Economic resilience set to continue in 2017/18. This week's data releases by the IMF, World Bank and Kenya's National Bureau of Statistics highlighted the robustness of the economy last year. Despite weather-related agricultural difficulties. solid consumer demand, its non-dependence on resource exports, whose prices remained subdued, and prudent monetary policy stance helped to keep both economic growth and inflation close to 6%. The weakness in energy prices (Kenya is a net oil importer) and a dip in infrastructure spending also underpinned improvements in both the current account and government balances. These trends are poised to continue over 2017/18.
However, the August general election is a source of concern. Signs of a pickup in politically motivated violence have rekindled memories of the aftermath from the 2007 vote.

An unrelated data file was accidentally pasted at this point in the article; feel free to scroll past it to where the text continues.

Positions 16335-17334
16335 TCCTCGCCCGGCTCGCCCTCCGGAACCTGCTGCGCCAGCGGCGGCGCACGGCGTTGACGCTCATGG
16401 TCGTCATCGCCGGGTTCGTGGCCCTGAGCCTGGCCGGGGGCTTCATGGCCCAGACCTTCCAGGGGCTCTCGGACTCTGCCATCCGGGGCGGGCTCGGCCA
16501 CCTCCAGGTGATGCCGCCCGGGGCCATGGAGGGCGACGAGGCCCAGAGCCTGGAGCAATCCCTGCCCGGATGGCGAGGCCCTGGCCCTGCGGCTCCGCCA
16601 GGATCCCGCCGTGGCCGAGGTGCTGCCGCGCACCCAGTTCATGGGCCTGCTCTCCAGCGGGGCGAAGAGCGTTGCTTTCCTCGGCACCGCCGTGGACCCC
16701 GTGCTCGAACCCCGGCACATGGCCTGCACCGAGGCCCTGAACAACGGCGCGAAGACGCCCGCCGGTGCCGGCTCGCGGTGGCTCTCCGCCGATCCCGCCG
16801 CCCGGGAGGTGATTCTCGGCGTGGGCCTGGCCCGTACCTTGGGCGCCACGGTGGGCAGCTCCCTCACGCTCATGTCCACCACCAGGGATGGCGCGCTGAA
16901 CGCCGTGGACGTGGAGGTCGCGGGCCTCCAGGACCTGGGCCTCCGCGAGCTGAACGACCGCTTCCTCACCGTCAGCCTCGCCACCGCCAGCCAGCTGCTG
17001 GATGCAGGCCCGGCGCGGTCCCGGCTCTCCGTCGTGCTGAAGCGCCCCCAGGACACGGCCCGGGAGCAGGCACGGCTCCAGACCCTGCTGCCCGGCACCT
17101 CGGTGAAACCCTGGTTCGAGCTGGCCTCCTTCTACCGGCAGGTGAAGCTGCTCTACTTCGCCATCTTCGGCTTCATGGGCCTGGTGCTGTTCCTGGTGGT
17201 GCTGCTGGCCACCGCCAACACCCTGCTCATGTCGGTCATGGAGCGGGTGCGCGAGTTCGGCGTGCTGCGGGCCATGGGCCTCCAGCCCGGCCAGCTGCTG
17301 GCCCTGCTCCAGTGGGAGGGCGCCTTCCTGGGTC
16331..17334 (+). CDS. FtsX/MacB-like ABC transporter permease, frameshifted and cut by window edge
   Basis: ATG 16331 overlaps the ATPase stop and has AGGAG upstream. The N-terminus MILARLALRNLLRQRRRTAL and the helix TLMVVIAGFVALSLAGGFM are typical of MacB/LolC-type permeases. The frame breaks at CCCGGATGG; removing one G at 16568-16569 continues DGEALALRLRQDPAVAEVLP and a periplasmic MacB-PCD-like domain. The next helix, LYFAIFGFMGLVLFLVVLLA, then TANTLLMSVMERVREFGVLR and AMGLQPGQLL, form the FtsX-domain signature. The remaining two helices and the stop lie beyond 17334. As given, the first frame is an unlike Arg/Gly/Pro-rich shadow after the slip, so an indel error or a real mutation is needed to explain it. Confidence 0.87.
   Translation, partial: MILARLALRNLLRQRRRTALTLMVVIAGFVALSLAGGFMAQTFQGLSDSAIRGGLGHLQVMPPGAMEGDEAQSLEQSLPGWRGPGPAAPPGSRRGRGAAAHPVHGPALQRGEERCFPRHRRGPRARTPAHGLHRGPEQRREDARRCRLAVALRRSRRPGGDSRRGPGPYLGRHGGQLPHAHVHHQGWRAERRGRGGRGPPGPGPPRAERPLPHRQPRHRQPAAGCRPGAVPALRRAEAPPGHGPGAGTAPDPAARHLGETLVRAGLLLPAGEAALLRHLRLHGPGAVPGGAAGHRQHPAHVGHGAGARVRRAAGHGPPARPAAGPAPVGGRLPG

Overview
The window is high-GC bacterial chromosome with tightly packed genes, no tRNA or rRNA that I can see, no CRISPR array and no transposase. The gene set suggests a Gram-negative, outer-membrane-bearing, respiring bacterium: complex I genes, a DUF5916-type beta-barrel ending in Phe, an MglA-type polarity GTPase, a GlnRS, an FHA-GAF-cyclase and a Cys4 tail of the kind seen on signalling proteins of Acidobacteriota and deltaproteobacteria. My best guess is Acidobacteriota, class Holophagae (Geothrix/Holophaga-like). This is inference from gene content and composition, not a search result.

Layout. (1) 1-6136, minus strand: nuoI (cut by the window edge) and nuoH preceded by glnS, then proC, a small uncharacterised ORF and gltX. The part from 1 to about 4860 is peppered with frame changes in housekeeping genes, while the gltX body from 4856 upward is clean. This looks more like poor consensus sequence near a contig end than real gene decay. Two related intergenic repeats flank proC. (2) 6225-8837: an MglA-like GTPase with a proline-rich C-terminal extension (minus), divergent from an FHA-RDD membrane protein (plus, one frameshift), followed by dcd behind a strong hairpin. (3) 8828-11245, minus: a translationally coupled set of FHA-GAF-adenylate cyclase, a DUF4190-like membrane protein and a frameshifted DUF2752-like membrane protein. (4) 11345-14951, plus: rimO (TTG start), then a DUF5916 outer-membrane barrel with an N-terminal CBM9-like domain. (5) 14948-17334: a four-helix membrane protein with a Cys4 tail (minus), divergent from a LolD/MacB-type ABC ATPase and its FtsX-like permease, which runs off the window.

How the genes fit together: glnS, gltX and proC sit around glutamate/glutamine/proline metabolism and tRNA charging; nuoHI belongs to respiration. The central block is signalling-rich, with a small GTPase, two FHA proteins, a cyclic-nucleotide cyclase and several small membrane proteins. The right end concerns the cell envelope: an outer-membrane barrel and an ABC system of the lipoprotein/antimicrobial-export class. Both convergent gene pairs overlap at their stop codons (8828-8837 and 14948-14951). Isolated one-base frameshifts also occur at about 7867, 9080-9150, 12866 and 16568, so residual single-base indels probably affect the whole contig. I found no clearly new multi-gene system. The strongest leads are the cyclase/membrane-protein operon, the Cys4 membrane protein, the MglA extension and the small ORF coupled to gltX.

There is also scope for significant fiscal slippage. The government has promised an ambitious increase in infrastructure spending this year, especially in transport and energy while also vowing to maintain a tight grip on its fiscal consolidation path. In the event, there is a real possibility of an overshoot in public debt and a post-election hangover as external borrowing costs spike.
The interest rate cap is another key downside risk. Last year's politically popular introduction of an interest rate cap on bank loan charges, ostensibly to reduce excessive borrowing costs, has reduced access to credit, hindered financial inclusion and weakened the monetary policy transmission mechanism. Such negative impacts could realistically outweigh the potential benefits from lower borrowing costs and push GDP growth towards 5% this year.